The New Orleans City Council passed a new law on Thursday that regulates certain parts of the city’s surveillance system and places an outright ban on specific pieces of surveillance technology, including facial recognition software and predictive policing. The ordinance, which had been repeatedly delayed over the past year, passed a month after The Lens reported that the NOPD has been using facial recognition software despite years of denials.
The council has been working on the ordinance for most of the year. And over that time, it was drastically watered down from what was initially drafted — in a partnership between Councilman Jason Williams and local grassroots advocacy group Eye on Surveillance.
The original ordinance would have created comprehensive approval processes, oversight protocols and regular reporting requirements for every part of the city’s sprawling surveillance system. Those were removed from the final version.
Even so, the ordinance that passed Thursday puts New Orleans on a short list of American cities to put a blanket ban on the use of facial recognition, which has been shown to misidentify Black, brown and Indigenous people at a far higher rate than white people. And the ordinance creates a new chapter in the City Code entitled “Surveillance Technology and Data Protection,” that will set the foundation for future surveillance regulations.
The ordinance, for example, establishes a formal definition for “surveillance technology” for the first time.
“Eye on Surveillance is proud of this important win for the people of New Orleans, and looks forward to working with neighbors and residents to explore evidence-based options for public safety,” a statement from the group said. “We will also continue to fight for further City action to address components of our original proposal that were not included in the final ordinance.”
The ordinance as passed puts outright bans on four pieces of technology — facial recognition, characteristic recognition and tracking software, predictive policing and cell-site simulators. A ban on license plate readers in the original ordinance was ultimately scrapped.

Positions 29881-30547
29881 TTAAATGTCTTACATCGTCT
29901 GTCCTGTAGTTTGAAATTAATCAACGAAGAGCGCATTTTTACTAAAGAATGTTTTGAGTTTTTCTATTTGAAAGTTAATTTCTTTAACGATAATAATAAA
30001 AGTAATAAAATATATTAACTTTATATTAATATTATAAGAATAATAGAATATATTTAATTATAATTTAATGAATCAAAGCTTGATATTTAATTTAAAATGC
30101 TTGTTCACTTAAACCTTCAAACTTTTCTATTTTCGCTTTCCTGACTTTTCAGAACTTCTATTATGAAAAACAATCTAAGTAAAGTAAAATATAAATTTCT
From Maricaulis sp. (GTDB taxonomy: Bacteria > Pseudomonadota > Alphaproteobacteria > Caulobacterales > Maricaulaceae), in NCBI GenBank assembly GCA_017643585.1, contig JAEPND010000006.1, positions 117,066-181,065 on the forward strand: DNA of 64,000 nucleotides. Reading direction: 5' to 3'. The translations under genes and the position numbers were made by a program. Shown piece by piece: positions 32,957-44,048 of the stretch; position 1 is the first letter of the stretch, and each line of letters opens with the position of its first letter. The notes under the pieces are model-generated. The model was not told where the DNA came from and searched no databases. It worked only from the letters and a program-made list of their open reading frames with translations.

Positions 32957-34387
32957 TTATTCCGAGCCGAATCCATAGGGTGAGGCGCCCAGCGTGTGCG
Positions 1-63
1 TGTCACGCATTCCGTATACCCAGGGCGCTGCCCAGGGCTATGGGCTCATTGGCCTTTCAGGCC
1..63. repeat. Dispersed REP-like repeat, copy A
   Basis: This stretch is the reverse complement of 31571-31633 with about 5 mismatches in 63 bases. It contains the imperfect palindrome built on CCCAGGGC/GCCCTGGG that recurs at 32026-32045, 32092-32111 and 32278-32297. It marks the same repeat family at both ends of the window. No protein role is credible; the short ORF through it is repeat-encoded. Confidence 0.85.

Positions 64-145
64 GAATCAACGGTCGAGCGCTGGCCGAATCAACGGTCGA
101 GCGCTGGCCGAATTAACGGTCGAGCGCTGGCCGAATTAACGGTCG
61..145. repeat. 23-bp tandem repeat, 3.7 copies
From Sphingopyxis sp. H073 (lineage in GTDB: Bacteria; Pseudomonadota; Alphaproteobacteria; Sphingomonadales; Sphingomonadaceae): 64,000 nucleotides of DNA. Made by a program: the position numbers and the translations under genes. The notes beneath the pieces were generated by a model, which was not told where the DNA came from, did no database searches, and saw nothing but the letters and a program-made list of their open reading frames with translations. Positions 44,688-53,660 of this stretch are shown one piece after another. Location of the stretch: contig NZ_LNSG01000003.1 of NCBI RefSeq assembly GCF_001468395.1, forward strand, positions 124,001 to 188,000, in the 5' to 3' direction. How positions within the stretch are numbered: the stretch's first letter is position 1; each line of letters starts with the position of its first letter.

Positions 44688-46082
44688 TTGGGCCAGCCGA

“As always, NOPD will work within the parameters set by the elected leadership of the City of New Orleans,” said a statement from NOPD spokesman Gary Scheets.
Characteristic tracking software is defined in the ordinance as “any software or system capable of tracking people and/or objects based on characteristics such as color, size, shape, age, eight, speed, path, clothing, accessories, vehicle make or model, or any other trait that can be used for tracking purposes, including BriefCam and similar software.”
Briefcam is a piece of software that New Orleans used for years that could search thousands of hours of footage nearly instantaneously to find people and vehicles that matched certain descriptions. The city claims that it stopped utilizing the software in late 2019.
Predictive policing is defined as “the use of predictive analytics software in law enforcement to predict information or trends about criminality, including but not limited to the perpetrator(s), victim(s), locations or frequency of future crime. It does not include, for example, software used to collect or display historic crime statistics for informational purposes.”
The city has had several pieces of software over the years that, critics have argued, fit that description. One high profile case was a software from Palantir, a CIA-funded Silicon Valley company. Palantir provided a software to the city, free of charge, that claimed to be able to predict which New Orleans residents were at the highest risk to commit a gun crime.